Demi Lovato talks about her new album, Confident, and how she overcame her insecurities

By Melanie Leung

Demi Lovato's powerful voice suggests she's super sassy, but she was bullied at school, and had to learn to overcome her insecurities

By Melanie Leung |

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Demi Lovato oozes confidence now, but it wasn't always that way.

Demi Lovato has "been through a lot". Being a child actress didn't mean she got to escape being bullied at school. She's been called fat, accused of stealing her classmate's clothes, and her friends used to run away from her and avoid her. She once hid in the bathroom and called her mum to pick her up from school. When she was 14, she was cyber-bullied. People said she "looked heavy and should start throwing up".

Despite having suffered from depression, eating disorders and addictions, the former Disney star has never sounded stronger than she did in her recent album, Confident. For the album art, she wasn't shy about showing off her body, and she thinks new track Stone Cold might just get her a Grammy nomination.

To find out how she managed to overcome her insecurities, Young Post caught up with the singer, who sounded exhausted after a full day of band rehearsals.

Hi Demi, it's 7.30pm where you are. Have you had dinner yet?

No, not yet. I'm probably going to eat in about an hour.

What have you been up to today?

I've been in band rehearsals all day. And basically learning the new songs with my band, and getting ready for the tour next year.

With Nick Jonas! That's exciting stuff. Has anything interesting or crazy happened during rehearsals so far?

Yeah! It's exciting. But I mean, when you're in rehearsals you just keep on rolling - there's not really a lot of excitement during rehearsals.

Let's talk about ConfidentStone Cold and Father are some really technical, powerful ballads. How do you pull them off?

When I sing I put in all that I've learned from growing up listening to the greats and everything that I've learned in vocal lessons. And I put that with all the things that I've been through - emotions good and bad, and I put it all together, and whenever I'm on stage, I do my best and give it my all. Heartbreak hurts for a long time, so it's not hard to tap into that.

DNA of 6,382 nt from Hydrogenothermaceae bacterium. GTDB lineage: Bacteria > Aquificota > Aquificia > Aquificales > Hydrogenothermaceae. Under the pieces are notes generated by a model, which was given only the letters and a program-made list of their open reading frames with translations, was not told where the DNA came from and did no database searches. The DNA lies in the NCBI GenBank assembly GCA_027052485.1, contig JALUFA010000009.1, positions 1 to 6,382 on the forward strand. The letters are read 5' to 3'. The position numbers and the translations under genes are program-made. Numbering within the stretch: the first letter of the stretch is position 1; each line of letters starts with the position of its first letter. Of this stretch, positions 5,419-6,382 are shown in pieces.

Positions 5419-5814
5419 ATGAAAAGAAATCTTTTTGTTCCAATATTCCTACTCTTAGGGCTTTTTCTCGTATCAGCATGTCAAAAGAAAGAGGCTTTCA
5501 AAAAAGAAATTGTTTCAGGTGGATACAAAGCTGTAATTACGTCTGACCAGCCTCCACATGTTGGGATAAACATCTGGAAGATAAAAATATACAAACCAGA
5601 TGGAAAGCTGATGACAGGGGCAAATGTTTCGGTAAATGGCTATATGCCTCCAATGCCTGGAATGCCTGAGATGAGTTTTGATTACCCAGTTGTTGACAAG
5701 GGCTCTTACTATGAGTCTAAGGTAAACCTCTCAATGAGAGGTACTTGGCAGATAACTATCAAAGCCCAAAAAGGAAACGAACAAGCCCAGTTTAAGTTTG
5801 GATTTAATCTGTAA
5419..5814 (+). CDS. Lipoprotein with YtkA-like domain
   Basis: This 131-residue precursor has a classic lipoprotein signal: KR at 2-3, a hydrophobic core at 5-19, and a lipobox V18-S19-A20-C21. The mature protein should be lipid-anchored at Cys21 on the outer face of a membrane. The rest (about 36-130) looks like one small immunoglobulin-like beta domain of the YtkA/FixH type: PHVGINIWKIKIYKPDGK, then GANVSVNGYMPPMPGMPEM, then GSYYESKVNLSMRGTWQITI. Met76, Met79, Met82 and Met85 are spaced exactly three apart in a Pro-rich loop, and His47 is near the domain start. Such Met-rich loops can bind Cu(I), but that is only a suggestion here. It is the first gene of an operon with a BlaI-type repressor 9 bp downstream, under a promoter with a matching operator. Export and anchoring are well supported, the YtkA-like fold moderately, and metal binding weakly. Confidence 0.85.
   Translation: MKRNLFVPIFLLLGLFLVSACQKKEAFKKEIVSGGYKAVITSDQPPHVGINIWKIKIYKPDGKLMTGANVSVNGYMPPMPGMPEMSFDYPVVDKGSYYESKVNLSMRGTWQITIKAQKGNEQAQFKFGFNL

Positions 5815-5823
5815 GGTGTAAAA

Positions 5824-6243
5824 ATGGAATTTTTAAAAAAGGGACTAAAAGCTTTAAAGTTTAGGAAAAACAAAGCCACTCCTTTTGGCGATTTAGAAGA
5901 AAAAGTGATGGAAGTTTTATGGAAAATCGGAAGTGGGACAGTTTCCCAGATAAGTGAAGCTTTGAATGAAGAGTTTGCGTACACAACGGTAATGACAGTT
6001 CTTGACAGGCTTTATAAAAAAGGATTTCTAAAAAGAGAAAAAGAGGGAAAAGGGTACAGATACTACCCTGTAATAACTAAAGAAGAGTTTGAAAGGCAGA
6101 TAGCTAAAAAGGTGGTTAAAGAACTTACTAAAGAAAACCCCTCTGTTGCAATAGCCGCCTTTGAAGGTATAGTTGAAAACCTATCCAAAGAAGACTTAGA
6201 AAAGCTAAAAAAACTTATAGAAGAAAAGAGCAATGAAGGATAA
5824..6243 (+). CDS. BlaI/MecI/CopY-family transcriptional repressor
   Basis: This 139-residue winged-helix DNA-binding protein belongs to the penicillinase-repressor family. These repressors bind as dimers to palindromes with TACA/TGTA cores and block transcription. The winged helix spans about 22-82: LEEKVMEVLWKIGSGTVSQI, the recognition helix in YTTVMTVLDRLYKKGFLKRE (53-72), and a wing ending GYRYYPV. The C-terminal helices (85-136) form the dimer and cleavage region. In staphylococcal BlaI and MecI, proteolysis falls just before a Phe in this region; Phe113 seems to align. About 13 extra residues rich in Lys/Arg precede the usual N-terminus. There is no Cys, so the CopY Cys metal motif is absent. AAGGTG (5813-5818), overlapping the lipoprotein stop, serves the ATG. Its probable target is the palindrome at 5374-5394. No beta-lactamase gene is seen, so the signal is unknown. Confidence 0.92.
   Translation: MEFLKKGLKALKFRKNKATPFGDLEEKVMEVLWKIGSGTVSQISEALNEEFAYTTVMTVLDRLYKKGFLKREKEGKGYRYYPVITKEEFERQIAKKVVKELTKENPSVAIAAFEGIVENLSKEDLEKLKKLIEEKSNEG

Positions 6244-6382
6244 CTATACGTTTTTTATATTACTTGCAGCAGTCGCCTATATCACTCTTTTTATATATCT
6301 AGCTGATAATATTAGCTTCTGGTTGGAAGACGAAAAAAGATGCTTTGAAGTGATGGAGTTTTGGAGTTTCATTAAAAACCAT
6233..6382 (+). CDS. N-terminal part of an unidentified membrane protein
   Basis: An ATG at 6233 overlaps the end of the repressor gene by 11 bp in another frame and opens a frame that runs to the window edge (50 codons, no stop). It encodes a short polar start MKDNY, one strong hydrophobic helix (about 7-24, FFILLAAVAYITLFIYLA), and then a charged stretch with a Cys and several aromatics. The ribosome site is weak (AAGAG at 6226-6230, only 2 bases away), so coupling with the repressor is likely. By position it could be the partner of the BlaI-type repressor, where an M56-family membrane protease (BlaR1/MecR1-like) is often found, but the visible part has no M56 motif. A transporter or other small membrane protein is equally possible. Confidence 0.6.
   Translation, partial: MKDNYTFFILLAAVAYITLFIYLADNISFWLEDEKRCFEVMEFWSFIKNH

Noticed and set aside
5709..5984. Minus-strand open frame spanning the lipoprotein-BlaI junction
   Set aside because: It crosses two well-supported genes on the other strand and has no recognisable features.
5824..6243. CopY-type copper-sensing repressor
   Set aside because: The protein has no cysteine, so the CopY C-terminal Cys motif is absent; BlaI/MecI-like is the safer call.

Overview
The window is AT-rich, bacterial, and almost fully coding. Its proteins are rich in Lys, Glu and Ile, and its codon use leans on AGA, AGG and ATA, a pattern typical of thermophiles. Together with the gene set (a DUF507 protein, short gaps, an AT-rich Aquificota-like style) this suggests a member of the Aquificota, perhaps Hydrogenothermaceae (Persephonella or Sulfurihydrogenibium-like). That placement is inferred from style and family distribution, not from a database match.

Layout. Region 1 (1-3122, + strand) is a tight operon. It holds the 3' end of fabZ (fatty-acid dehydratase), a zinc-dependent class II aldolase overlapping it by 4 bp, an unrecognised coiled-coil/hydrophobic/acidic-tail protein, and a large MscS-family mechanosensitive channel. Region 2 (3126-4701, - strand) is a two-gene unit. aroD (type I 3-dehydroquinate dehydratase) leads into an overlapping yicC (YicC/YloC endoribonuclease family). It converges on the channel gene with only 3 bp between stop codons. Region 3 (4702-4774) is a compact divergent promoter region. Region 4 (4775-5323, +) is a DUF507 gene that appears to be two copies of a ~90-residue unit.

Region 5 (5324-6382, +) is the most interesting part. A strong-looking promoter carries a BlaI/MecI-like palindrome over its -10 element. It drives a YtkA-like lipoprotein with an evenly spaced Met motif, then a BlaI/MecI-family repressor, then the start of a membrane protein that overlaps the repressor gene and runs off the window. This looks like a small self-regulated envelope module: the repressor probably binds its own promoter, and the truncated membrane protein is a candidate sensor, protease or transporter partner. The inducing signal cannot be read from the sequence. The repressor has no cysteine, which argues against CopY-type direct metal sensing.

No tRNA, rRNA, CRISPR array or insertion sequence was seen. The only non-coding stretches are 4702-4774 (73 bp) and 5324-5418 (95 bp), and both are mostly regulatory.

Are there particular ways you connect with your emotions? Some people write diaries, or go somewhere quiet.

Well, I write music. I write how I'm feeling, that's kind of how I connect with it. That's how the album came about. All these songs are from my emotions.

Despite the heartbreak, you're back pretty strong in Confident. How did you get to that point of being so confident about yourself?

I don't know if I'll ever feel completely, 100 per cent confident. But I do feel really great today. It's just a matter of working on myself every day. Making sure that I take care of myself, that I'm good to my mind, my body, and my health. That helps me learn to gain confidence. And it's good for my self-esteem.

Do you have any tips for anyone who may be experiencing insecurities of their own?

Whenever you're going through something difficult just remember that there's nothing that you can't get through. What doesn't kill you makes you stronger. I've been through a lot and I've been able to overcome things and use the pain from the experiences I've had as motivation to help me. Use it as motivation, and you'll get through it.

Tell us about your biggest challenge this year.

It's become a lot busier, so I think my biggest challenge this year is learning how to balance everything - a really intensive schedule with staying focused on my wellness.

There are definitely days where I feel worn out and I'm really tired, but I'm doing what I love, so I keep fighting and keep pushing through, and when I get to tour it makes all this hard work worth it.

Who is an inspiration for you?

Someone that's an inspiration for me is my great-grandmother. She's a very strong woman, and she's still super positive and very strong and I love her.